Luke Walton

If you’re looking for a “when are things going to go wrong for the Warriors” moment, we have one for you. But it may not be what you had hoped for.

Warriors’ interim head coach Luke Walton — the guy on the sidelines for the 15 (soon to be 16) game winning streak — had his car stolen during a crime spree, reports NBCBayArea.com.

One of the cars stolen during an Oakland Hills crime spree belongs to Golden State Warriors coach Luke Walton, Alameda County District Attorney Nancy O’Malley said late Monday.

Walton’s Mercedes Benz was stolen Tuesday by two suspects, who police believe are also responsible for a violent attack on a 75-year-old woman outside her home on Thursday. The suspects also took the woman’s car during the attack, according to police.

Yikes. That’s serious.

I’m sure Steve Kerr has like 14 cars, he can loan one to Walton.

Pacers guard George Hill returns Tuesday against Wizards

Paul George, Marcus Morris
1 Comment

WASHINGTON (AP) — Pacers guard George Hill returned to the lineup Tuesday night against Washington after missing three games with an upper respiratory infection.

Hill is averaging 14 points and just under 37 minutes in 10 games this season. He was on the bench in case of emergency in Saturday’s victory over Milwaukee.

Coach Frank Vogel said Tuesday Hill’s infection had improved “to the point where he’s fine to play,” but would keep an eye out for fatigue after an 11-day layoff.

Hassan Whiteside on intentional fouls: “It’s not working, so keep fouling me”

Hassan Whiteside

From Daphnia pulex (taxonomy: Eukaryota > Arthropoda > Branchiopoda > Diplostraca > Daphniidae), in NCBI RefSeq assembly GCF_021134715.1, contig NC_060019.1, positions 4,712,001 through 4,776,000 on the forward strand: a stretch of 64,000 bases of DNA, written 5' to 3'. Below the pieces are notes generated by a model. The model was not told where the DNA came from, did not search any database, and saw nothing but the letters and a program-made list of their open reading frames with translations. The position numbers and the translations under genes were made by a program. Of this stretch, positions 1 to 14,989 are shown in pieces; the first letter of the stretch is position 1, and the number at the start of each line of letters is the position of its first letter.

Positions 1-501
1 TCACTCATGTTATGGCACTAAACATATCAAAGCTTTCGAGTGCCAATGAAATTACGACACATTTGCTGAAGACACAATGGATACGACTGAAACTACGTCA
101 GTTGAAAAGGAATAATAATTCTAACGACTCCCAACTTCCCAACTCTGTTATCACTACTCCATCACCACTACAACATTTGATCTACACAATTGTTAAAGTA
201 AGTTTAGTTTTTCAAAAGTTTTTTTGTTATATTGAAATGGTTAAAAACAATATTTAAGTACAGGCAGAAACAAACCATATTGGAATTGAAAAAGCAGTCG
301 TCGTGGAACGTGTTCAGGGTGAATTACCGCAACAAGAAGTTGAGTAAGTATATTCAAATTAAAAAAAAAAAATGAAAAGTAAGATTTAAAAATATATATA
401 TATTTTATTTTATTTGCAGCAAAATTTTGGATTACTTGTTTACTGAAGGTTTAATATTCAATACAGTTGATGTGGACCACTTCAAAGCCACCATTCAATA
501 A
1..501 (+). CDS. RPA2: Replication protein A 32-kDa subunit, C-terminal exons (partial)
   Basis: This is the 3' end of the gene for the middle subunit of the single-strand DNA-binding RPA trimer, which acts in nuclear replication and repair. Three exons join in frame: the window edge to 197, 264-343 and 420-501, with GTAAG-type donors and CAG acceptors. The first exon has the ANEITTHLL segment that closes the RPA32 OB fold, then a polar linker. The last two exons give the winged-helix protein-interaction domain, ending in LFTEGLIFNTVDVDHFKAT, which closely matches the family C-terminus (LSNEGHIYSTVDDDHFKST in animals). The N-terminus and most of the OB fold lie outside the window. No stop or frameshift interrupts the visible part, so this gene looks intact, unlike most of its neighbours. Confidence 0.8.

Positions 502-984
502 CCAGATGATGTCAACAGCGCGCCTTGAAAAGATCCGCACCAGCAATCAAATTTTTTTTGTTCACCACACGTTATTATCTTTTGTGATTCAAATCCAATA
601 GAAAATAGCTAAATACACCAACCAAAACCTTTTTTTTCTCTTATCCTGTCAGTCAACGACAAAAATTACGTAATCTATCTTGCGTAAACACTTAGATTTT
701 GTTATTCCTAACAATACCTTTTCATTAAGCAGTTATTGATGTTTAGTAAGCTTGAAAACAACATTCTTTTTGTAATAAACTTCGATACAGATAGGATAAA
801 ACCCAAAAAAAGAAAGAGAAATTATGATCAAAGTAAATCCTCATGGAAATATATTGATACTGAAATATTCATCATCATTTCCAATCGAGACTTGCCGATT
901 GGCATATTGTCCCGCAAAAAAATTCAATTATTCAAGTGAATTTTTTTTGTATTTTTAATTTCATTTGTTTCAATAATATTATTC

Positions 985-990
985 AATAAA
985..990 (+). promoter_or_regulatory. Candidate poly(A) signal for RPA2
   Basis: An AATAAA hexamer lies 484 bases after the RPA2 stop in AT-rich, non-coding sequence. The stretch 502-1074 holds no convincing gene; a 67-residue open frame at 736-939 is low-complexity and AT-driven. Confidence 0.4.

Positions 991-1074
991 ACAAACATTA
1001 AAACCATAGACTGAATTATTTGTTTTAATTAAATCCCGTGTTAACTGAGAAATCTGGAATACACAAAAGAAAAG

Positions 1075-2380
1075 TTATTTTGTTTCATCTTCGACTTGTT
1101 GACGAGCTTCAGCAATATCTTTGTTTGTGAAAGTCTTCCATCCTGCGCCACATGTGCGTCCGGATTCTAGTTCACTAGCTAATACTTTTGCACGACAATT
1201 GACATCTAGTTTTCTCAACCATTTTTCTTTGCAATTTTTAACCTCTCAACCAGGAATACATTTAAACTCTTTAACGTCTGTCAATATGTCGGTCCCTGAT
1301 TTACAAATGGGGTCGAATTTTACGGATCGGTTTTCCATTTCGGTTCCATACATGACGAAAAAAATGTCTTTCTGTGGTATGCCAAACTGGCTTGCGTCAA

Remember how Adam Silver was preaching that the league didn’t want to change the intentional foul rule — the hack-a-Shaq strategy — because it was really about two players (DeAndre Jordan and Dwight Howard) and a handful of others now and then. The fact that it’s not basketball didn’t matter.

Well, it’s not just two — Miami’s Hassan Whiteside has gotten the treatment this season. He’s a 53.4 percent free throw shooter this season.

And he says bring it on. From Jason Lieser of the Palm Beach Post:

“I’m enjoying this,” he said. “Foul me so I can get a double-double and we can win. It’s not working, so keep fouling me.”

He’s even smart at not getting fouled.

Whiteside also is liking that teams are looking at their options against the best defense in the NBA — yes, Miami at 94 points allowed per 100 possessions, is the best defense in the NBA right now — and deciding to attack Whiteside.

“There’s teams that’s out there that say ‘Stay away from Hassan,’ and there’s teams that say, ‘We don’t care if Hassan’s down there. Attack Hassan.’ I love them teams that do that. God bless them coaches. I love them teams.”

Whiteside is not as great a defender as the block totals would indicate — if he doesn’t see a block in it, his rotations can be a bit slow. One scout recently called him a selfish defender to me recently, suggesting he is in it for the numbers, not the sacrifices needed for an elite defense. True or not, the Heat have an elite defense and Whiteside is at the heart of it.

And if the strategy is to try to exploit him, Whiteside plans to make people pay.